We learn from My Way that Berlusconi is also a showman, but one who loves nothing more than to take the helm. It’s not surprising that he rose to power by going up against RAI, the state run Italian media, to build a private empire. He would go on and make a tremendous success out of the soccer team AC Milan. According to Berlusconi, he became a leader taking on bullies in the school yard. For him too, the endless haters are just jealous. He is so sure of his leadership skills that he even muses on how he would have made a great pope. (He is after all the same age, but adds that he looks younger—move over Jude Law!) While elbowing his way to the top, Berlusconi befriended Putin and President Bush, which allowed him to punch, drunk with power, above Italy’s weight in international politics.
While Grillo comes out from his luxurious home, stands in the middle of his audience and promises to break the system with the claim that he seeks no personal game, Berlusconi comes to us from his Versailles, as a sun king. He is surrounded by protective staff, a shocking art collection (which includes 300 pictures of himself, which he will one day set up as an exhibit), trophies, gifts, a Jacuzzi in his office, Roman artifacts from Kaddafi and photos of him supposedly ending the cold war. Grillo asks his audience to take away his status as a god while, Berlusconi happily accepts that he is a god. And still, Grillo spends his documentary in dialogue with himself as an alter ego, not unlike Berlusconi talking about himself in the third person. The narcissism runs deep with these two.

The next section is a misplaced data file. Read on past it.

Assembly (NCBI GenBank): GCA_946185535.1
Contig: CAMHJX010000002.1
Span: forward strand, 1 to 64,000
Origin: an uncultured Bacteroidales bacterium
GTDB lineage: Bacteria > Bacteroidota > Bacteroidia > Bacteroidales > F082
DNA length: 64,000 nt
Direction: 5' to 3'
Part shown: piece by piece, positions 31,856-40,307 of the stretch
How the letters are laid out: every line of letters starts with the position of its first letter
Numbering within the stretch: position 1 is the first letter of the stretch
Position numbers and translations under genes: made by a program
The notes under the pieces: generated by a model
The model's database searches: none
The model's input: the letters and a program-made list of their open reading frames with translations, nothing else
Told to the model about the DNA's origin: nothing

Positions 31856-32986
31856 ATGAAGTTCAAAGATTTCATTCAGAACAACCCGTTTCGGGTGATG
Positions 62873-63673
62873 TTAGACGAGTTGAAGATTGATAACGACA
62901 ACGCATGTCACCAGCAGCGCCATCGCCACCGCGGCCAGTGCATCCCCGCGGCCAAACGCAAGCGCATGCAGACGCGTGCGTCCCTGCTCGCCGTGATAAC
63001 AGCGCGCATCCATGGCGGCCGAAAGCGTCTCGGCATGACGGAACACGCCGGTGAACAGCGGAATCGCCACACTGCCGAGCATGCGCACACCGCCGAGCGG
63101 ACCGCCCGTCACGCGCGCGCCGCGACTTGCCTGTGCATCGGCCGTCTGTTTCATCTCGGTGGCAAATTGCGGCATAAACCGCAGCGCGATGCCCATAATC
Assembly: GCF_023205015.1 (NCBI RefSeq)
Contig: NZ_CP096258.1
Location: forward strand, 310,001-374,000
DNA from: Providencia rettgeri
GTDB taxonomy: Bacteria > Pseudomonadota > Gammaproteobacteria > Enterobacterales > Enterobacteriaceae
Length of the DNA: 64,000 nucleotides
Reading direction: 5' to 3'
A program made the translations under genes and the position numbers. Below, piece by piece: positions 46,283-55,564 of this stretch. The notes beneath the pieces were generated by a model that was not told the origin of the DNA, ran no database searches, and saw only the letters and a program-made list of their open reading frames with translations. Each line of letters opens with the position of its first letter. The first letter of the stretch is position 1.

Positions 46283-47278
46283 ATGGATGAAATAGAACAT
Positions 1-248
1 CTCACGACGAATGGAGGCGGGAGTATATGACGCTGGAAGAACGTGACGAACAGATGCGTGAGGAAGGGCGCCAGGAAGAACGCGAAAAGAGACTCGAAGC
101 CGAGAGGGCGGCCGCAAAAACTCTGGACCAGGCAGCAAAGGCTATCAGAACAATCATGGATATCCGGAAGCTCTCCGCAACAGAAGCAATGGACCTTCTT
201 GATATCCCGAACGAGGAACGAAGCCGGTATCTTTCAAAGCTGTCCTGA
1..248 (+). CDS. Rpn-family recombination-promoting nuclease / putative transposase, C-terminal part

Not unlike Trump, Grillo and Berlusconi project themselves as men of the people. Grillo tells his Genoese audience that the city is in his DNA. Much of his stand-up is focused on his coming from a working-class neighborhood. He failed in school, got fired from a job selling jeans, but eventually landed a gig on RAI with millions of viewers. Speaking up against nuclear power got him fired, but it also made him a martyr of sorts. Berlusconi also presents himself as a common man, but one who rose to unsurpassed success. While Grillo focuses on his failures, Berlusconi only discusses his successes, noting that he was unstoppable selling properties in the 1960’s in Milan (while denying the bank’s mafia ties). While they both were forced to sing for their supper, Grillo jokes about performing in a restaurant and Berlusconi stands in front of a picture of himself in his cabaret days, talking about it like he was one of the Rat Pack: I’m just like you versus Don’t you want to be more like me?